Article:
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The effect of bran on bowel function in constipation.
Am J Gastroenterol. 1982 Sep; 77(9):599-603.AJ

Abstract

Bran is widely used to treat a variety of gastrointestinal disorders. With few exceptions, investigative work has focused on the effect of bran in normal subjects. Despite its widespread use, there have been no systematic studies of bran in constipation. Wheat bran is the "gold standard" because no other natural fiber has yet been shown to be as effective in increasing fecal bulk. We evaluated the effect of two brans, wheat and corn (20 g/day), on fecal weight, fecal moisture content, bowel movement frequency, intestinal transit time, and symptoms in 10 constipated (less than or equal to 3 movements/wk) but otherwise healthy women. The administration of bran was associated with a significant increase in fecal weight (157%), bowel movement frequency (55%), and decrease in intestinal transmit time (50%). Percentage fecal moisture increased only with wheat bran (67.4-72.1%), whereas corn bran was significantly better than wheat bran in relieving symptoms of constipation.

Authors

No affiliation info availableNo affiliation info availableNo affiliation info available

Pub Type(s)

Clinical Trial
Comparative Study
Journal Article
Randomized Controlled Trial

Language

eng

PubMed ID

6287838

Citation

Graham, D Y., et al. "The Effect of Bran On Bowel Function in Constipation." The American Journal of Gastroenterology, vol. 77, no. 9, 1982, pp. 599-603.
Graham DY, Moser SE, Estes MK. The effect of bran on bowel function in constipation. Am J Gastroenterol. 1982;77(9):599-603.
Graham, D. Y., Moser, S. E., & Estes, M. K. (1982). The effect of bran on bowel function in constipation. The American Journal of Gastroenterology, 77(9), 599-603.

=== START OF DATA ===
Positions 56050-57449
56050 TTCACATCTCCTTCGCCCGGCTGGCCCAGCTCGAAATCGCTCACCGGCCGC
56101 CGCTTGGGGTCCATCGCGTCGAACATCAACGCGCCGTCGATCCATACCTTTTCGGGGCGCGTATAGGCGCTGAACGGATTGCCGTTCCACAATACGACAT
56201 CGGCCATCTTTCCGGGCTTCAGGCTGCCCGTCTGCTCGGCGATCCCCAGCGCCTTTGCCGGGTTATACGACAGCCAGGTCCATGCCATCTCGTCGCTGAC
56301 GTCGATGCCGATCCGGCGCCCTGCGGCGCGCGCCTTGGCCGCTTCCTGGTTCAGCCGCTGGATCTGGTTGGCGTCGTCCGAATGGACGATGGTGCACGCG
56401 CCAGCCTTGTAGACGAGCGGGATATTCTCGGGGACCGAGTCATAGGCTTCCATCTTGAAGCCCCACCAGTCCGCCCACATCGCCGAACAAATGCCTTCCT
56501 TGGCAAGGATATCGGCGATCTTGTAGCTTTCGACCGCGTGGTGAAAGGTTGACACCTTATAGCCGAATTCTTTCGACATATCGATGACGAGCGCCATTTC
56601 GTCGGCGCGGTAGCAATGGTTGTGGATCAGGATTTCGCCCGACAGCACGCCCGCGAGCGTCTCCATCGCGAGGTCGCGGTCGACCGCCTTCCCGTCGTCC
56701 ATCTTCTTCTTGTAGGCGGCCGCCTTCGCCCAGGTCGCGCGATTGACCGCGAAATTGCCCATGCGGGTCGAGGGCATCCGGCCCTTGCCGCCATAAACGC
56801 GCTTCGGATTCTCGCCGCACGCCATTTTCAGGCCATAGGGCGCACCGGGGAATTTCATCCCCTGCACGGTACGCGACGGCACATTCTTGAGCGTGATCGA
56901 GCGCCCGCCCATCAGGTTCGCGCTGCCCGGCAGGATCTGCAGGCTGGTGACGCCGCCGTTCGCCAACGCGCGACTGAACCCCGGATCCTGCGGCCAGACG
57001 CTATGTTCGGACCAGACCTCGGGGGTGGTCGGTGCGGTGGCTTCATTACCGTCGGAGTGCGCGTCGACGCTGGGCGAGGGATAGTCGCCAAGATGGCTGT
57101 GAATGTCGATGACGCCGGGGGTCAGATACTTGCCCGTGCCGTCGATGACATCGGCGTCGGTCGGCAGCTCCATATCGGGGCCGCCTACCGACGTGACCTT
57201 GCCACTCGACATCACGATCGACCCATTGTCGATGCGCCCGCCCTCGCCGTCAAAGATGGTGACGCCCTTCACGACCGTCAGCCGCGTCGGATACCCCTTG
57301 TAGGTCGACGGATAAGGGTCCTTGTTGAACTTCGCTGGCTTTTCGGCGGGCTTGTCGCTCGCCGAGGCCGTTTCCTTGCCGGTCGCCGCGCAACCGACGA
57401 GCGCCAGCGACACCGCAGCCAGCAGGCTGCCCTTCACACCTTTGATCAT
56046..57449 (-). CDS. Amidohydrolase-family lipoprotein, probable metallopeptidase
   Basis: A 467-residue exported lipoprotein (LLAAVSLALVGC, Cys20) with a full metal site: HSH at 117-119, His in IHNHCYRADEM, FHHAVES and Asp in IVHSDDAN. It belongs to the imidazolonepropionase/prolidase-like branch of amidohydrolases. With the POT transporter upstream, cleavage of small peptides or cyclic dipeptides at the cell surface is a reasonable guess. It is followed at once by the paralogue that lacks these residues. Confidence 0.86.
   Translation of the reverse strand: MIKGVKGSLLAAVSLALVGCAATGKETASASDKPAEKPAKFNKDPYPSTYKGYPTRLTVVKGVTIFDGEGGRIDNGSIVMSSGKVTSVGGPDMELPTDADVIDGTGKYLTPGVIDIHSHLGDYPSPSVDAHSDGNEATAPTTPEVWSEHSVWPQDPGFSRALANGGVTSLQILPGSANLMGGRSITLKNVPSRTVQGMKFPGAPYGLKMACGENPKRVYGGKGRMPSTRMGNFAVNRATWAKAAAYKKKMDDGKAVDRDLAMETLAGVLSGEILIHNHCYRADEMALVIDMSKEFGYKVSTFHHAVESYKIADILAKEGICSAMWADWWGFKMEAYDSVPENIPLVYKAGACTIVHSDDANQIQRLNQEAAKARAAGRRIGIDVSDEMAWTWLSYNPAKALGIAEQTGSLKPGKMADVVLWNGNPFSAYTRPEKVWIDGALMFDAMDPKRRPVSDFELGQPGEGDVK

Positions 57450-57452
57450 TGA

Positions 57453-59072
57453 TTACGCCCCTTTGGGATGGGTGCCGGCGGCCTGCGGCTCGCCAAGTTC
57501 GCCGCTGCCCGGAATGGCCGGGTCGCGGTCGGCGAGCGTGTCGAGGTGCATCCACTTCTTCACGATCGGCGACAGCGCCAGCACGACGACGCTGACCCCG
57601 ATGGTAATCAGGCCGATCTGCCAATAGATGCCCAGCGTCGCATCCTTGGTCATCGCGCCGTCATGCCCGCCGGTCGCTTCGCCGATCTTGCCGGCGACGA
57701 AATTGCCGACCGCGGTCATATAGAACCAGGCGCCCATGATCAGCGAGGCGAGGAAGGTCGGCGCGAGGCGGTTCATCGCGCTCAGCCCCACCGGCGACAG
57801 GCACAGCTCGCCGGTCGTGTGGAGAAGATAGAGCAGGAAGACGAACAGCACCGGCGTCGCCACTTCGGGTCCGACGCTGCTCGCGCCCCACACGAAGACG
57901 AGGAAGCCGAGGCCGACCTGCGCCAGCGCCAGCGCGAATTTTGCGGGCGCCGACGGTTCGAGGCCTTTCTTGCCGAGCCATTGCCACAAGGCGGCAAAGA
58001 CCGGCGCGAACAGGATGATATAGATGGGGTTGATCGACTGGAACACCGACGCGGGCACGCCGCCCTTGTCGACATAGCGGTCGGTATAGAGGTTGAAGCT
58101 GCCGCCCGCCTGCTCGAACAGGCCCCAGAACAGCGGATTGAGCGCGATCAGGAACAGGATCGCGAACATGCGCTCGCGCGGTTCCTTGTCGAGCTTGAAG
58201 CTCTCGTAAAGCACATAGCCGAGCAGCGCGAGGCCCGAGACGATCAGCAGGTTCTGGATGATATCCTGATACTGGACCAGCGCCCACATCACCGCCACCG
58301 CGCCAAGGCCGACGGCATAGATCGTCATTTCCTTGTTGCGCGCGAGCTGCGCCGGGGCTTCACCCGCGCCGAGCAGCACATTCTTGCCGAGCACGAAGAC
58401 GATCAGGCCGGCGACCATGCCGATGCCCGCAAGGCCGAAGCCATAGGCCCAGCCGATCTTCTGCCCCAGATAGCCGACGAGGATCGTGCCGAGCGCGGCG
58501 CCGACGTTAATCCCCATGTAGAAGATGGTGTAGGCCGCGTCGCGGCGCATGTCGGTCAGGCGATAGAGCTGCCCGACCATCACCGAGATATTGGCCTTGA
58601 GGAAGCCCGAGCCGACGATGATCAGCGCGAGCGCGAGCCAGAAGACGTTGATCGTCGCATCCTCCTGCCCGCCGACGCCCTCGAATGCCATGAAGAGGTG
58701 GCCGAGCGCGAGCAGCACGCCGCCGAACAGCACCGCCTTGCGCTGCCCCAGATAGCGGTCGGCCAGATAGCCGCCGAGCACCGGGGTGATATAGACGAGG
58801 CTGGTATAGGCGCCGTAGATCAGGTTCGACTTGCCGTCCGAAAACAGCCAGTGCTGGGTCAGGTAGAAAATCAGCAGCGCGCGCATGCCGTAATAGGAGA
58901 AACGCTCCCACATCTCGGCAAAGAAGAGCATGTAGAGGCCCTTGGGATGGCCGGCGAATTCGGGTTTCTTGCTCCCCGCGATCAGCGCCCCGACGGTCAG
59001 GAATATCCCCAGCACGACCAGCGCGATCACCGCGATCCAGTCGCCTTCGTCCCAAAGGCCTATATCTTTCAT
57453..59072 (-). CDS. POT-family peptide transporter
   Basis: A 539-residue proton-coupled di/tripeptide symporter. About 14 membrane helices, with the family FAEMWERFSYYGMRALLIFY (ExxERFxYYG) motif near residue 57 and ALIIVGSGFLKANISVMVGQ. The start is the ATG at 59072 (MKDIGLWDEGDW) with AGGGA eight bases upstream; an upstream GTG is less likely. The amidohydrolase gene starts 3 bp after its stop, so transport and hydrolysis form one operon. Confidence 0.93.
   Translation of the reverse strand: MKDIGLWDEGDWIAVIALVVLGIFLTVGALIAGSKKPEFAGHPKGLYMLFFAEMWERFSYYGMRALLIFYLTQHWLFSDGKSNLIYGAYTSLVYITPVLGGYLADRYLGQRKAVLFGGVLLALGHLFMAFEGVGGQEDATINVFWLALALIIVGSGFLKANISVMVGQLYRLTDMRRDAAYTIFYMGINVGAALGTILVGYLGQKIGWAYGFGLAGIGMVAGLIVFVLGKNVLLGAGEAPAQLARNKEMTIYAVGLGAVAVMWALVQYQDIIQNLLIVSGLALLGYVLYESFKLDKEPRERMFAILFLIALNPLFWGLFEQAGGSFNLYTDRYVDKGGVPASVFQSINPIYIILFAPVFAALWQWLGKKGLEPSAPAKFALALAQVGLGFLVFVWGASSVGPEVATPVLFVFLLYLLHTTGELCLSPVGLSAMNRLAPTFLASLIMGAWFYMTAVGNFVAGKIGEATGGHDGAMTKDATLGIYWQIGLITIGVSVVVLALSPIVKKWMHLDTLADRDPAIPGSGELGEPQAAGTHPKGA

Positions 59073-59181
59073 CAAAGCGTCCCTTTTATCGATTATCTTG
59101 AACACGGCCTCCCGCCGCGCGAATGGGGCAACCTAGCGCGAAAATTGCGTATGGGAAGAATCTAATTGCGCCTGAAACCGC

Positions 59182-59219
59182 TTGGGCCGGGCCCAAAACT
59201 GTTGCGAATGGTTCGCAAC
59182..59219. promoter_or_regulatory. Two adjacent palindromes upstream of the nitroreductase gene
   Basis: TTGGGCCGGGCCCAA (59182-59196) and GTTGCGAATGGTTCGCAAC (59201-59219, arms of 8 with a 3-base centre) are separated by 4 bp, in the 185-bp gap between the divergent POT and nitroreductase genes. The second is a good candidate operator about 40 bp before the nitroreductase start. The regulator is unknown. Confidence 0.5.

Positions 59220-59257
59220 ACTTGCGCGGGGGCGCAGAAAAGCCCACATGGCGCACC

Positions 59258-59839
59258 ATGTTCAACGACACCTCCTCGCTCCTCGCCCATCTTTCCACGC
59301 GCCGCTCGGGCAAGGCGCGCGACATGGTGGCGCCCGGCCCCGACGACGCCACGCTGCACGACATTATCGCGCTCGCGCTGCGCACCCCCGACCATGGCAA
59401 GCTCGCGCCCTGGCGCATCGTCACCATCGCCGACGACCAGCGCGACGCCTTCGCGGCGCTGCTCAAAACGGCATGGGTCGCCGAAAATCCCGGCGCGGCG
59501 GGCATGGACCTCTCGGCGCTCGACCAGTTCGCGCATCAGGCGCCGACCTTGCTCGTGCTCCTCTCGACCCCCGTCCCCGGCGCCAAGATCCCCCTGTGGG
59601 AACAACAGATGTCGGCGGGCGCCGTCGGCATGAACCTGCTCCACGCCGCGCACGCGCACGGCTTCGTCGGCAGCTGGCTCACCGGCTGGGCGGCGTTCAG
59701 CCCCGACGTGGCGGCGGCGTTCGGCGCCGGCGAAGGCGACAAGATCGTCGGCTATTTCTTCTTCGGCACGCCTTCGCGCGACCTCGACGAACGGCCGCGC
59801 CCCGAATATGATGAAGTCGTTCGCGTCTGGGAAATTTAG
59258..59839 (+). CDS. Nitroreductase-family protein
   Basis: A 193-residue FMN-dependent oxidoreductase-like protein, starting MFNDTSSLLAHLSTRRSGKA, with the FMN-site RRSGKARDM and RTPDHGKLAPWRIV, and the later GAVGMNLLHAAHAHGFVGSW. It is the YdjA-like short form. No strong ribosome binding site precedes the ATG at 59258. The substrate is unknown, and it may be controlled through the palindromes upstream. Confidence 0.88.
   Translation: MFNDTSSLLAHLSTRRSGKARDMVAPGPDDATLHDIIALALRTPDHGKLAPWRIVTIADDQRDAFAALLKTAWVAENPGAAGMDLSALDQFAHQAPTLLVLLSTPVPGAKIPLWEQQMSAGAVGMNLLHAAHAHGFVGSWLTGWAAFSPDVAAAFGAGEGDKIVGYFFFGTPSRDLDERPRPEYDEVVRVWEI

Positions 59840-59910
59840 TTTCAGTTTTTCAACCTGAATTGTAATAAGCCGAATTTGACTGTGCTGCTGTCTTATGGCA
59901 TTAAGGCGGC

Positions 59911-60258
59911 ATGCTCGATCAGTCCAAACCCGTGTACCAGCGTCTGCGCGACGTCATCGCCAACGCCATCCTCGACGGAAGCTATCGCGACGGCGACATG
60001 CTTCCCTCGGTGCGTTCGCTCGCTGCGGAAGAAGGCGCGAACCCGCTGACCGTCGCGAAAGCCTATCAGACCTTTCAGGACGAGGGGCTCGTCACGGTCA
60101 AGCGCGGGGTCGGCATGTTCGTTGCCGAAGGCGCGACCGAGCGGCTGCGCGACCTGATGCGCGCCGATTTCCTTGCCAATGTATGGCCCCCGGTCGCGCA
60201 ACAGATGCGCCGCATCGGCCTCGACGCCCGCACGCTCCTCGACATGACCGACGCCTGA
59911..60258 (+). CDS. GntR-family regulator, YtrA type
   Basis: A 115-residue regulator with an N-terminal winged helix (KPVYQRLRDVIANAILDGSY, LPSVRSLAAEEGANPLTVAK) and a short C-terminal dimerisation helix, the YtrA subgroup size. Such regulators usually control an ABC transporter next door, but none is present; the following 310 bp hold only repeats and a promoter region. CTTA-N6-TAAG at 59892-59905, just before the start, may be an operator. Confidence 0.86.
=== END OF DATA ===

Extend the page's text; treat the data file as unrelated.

Graham DY, Moser SE, Estes MK. The Effect of Bran On Bowel Function in Constipation. Am J Gastroenterol. 1982;77(9):599-603. PubMed PMID: 6287838.
* Article titles in AMA citation format should be in sentence-case
TY - JOUR T1 - The effect of bran on bowel function in constipation. AU - Graham,D Y, AU - Moser,S E, AU - Estes,M K, PY - 1982/9/1/pubmed PY - 1982/9/1/medline PY - 1982/9/1/entrez SP - 599 EP - 603 JF - The American journal of gastroenterology JO - Am J Gastroenterol VL - 77 IS - 9 N2 - Bran is widely used to treat a variety of gastrointestinal disorders. With few exceptions, investigative work has focused on the effect of bran in normal subjects. Despite its widespread use, there have been no systematic studies of bran in constipation. Wheat bran is the "gold standard" because no other natural fiber has yet been shown to be as effective in increasing fecal bulk. We evaluated the effect of two brans, wheat and corn (20 g/day), on fecal weight, fecal moisture content, bowel movement frequency, intestinal transit time, and symptoms in 10 constipated (less than or equal to 3 movements/wk) but otherwise healthy women. The administration of bran was associated with a significant increase in fecal weight (157%), bowel movement frequency (55%), and decrease in intestinal transmit time (50%). Percentage fecal moisture increased only with wheat bran (67.4-72.1%), whereas corn bran was significantly better than wheat bran in relieving symptoms of constipation. SN - 0002-9270 UR - https://www.unboundmedicine.com/medline/citation/6287838/The_effect_of_bran_on_bowel_function_in_constipation_ L2 - http://www.diseaseinfosearch.org/result/1885 DB - PRIME DP - Unbound Medicine ER -